Robert W. Shaffern, Dominicans, Indulgences and Imperial Rivalry in Fourteenth-Century Germany (Rochester, NY: The Edwin Mellen Press, 2014).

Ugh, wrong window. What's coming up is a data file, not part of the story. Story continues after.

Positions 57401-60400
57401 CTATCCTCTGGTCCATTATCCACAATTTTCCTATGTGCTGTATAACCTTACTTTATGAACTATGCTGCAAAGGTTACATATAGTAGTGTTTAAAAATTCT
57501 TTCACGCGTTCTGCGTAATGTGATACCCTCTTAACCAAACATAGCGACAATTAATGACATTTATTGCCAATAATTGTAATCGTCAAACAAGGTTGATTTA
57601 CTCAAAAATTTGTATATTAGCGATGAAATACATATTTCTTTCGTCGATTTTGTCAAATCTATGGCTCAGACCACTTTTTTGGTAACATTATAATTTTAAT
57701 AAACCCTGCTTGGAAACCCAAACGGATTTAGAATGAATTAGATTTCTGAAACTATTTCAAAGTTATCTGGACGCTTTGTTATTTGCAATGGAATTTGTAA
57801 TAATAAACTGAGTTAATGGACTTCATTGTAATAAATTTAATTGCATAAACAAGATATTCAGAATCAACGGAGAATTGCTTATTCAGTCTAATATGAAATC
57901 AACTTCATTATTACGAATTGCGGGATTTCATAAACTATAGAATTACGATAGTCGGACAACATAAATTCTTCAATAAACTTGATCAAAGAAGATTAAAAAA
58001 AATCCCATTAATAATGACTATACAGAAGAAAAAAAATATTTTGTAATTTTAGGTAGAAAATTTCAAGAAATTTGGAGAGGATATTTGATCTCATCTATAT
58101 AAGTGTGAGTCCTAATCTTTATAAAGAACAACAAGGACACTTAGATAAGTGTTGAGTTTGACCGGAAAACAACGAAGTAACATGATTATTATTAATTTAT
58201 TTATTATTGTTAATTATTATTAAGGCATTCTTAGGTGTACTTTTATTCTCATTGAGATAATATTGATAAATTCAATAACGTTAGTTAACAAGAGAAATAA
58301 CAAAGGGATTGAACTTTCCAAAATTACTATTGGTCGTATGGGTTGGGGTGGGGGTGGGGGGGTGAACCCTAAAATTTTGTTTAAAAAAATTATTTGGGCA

Indulgences have long been known as the occasion for the Protestant Reformation of the early sixteenth-century, but less well known are the medieval arguments about indulgences. Shaffern’s book examines an indulgence-controversy of the mid-fourteenth century. In this case, the rights of German Dominican friars to grant indulgences became caught up with the succession to the imperial throne. Pope John XXII objected that Louis IV did not obtain consecration as emperor from the Holy See, and that therefore his occupation of the imperial throne was a usurpation. For a generation, Germany was divided between the supporters of Louis and of John. German Dominicans supported the pope and attracted the bitterness of Louis’s allies. That bitterness translated into an attack on the validity of Dominican indulgences. John of Dambach, a Dominican friar and intellectual, wrote two treatises in defense of Dominican indulgences. In these treatises survive the views on indulgences of a prominent figure in the fourteenth-century German church, which is the main focus of Shaffern’s book, the second he has published on the history of indulgences in the Middle Ages.
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